Clearly the Liberals on committee were not aware that the government thought the bill was all about gender equality. I do not know why that is the case. We have kind of heard in the debate that the Prime Minister needs help from legislation and titles to take members of his cabinet and caucus seriously.
Does the member think the Liberal members on the committee were out of the loop because they were not called “minister” and the Prime Minister did not deem it important to let them know what the major Liberal arguments were for the bill?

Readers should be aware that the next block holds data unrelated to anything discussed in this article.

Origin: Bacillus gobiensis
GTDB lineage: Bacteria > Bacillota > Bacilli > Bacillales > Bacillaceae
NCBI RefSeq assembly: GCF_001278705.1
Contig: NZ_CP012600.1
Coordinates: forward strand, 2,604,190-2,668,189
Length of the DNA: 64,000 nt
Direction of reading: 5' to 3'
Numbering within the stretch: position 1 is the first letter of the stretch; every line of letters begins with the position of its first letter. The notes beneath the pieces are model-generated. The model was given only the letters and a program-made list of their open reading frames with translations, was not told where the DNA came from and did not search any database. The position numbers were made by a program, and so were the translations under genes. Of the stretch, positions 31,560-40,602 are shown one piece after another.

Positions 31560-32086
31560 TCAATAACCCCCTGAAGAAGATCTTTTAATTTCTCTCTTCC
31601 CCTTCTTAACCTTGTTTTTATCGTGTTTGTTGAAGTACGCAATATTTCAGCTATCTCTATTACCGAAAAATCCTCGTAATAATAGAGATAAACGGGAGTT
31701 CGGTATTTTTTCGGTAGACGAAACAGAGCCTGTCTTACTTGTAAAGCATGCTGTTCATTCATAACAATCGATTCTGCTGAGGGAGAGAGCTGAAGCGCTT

View Daniel Blaikie Profile
NDP (MB)
View Daniel Blaikie Profile
2017-10-17 15:31 [p.14202]
On a point of order, Madam Speaker. I am just wondering if the jobs numbers were in any of the documents the minister provided the Ethics Commissioner, because—